Saturday, Apr 21, 2018
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High School

Bedford junior gets on a roll for dream series


Spencer Sevrence rolled a 290 in the first game, then a 278, before finishing with a 300 for an 868 series. It was a Toledo Junior All Stars Travel League record.


In 11 years of bowling, Spencer Sevrence said he’s learned the importance of remaining calm and relaxing instead of becoming tense.

That was exactly the frame of mind Sevrence took when he set a bowling record on Feb. 2 during competition in the Toledo Junior All Stars Travel League.

Sevrence, a junior at Bedford High School, set a league record of 868 two weeks ago at Jug’s Bowling Center. Sevrence bested the previous league record of 818, set in December of 2003 by Nick Stone.

Sevrence, 16, also recorded an age-group city record — Chad Rieger set the previous city record of 821 in February, 2010.

“That’s the highest score I’ve ever gotten,” Sevrence said. “900 is the highest score you can get in three games, and that’s three 300s. I missed 10 pins in the first [game] and 22 in the second, then got 300 in the third game.”

Michael Aumiller, the director of the Toledo Junior All Stars Travel League, likened Sevrence’s record to a pitcher in baseball who threw a one-hitter — not quite perfect, but still remarkable in its realm.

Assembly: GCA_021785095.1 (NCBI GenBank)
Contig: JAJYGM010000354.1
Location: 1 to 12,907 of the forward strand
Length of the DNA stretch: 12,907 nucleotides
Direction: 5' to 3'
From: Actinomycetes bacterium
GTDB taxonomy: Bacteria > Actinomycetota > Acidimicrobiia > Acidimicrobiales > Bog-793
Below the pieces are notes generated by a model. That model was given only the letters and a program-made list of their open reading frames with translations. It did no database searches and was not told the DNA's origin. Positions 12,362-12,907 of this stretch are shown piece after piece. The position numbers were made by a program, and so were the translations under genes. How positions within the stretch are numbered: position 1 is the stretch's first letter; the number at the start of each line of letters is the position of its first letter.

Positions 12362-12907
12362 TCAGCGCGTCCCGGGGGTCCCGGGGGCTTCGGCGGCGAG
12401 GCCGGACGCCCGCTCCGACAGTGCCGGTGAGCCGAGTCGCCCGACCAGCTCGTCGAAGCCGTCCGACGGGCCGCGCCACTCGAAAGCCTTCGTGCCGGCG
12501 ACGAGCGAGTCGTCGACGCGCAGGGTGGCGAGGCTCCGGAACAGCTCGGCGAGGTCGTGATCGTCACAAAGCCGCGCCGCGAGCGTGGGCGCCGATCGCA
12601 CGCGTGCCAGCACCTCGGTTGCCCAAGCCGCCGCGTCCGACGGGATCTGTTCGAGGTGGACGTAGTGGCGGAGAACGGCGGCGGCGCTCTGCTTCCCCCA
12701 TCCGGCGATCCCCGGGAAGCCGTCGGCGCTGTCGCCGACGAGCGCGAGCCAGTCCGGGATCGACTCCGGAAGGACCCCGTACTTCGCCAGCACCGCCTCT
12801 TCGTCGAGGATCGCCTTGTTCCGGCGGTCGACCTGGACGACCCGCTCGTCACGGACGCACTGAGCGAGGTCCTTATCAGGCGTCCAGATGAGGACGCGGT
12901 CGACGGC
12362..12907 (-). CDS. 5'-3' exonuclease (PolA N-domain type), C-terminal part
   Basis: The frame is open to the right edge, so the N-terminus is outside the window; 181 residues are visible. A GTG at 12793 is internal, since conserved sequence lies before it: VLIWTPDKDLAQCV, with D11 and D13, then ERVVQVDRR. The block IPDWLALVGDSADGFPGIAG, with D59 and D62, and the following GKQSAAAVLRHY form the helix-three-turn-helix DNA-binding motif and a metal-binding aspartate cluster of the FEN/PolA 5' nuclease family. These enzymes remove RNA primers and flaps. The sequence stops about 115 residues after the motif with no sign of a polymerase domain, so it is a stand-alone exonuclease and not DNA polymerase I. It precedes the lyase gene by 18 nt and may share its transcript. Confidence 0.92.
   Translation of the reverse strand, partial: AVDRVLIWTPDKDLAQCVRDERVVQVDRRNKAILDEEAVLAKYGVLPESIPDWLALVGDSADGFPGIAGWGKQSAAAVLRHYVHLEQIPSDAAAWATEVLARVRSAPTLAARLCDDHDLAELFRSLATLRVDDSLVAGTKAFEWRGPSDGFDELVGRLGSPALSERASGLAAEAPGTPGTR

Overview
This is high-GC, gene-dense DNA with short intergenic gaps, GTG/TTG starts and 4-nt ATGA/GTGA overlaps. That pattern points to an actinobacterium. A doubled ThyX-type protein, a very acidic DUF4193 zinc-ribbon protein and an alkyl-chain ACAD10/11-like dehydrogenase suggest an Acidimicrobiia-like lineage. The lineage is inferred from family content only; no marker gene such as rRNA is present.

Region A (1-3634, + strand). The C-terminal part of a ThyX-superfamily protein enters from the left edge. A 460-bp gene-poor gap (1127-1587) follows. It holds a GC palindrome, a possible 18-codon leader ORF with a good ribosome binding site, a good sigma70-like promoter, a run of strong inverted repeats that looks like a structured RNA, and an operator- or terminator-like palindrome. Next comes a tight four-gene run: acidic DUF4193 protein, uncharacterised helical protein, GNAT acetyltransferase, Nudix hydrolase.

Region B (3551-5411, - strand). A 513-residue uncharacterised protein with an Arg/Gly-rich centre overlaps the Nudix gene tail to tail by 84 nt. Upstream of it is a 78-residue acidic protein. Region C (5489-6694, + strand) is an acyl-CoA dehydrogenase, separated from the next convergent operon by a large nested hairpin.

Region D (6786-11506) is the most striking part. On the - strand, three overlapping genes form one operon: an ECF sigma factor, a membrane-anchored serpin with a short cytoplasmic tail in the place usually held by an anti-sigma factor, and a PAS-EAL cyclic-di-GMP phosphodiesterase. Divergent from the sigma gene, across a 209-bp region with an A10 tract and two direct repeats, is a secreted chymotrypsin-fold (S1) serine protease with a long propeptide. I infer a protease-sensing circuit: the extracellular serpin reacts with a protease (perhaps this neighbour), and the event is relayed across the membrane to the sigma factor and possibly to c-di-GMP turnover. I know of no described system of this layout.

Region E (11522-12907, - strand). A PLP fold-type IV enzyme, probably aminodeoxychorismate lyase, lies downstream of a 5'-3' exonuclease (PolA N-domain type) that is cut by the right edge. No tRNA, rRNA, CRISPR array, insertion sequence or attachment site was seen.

“A perfect three-game series is 900, and it’s been done a few times over the last five to 10 years, but there’s a significance to it,” Aumiller said.

Sevrence has bowled for 11 years and competes in the Toledo Junior All Stars Travel League, a co-ed league that rotates among 13 bowling centers in the Toledo area and Temperance. Aumiller said the 53-year-old league is one of the oldest youth travel bowling leagues in the country and currently has 36 bowlers on 12 teams.

Earlier this month in a league competition at Jug’s Bowling Center, it took a few frames for the Temperance resident to realize that he had a chance to record his best day in bowling. The possibility of setting any kind of record wasn’t an afterthought, but it wasn’t at the forefront, either.

“It started going through my head, but I had to block it out,” Sevrence said. “Whenever I don’t block things out, it falls apart. I was trying to laugh and have a good time and not think about anything.”

But Aumiller noticed the buzz that began to surround Sevrence as he bowled on lanes one and two.

“He had a little bit of a crowd watching him,” Aumiller said. “His father was there, and his father was trying to keep him focused, one frame at a time. I don’t think he knew exactly anything or how close he was to the record until the end.”

Sevrence, who also golfs and plays baseball, said his previous high score in bowling was a 770. Is he aiming to set another record?

“I would love to beat that score,” Sevrence said. “But that would be a heck of a score to beat.”

Contact Rachel Lenzi at:, 419-724-6510 or on Twitter @RLenziBlade.

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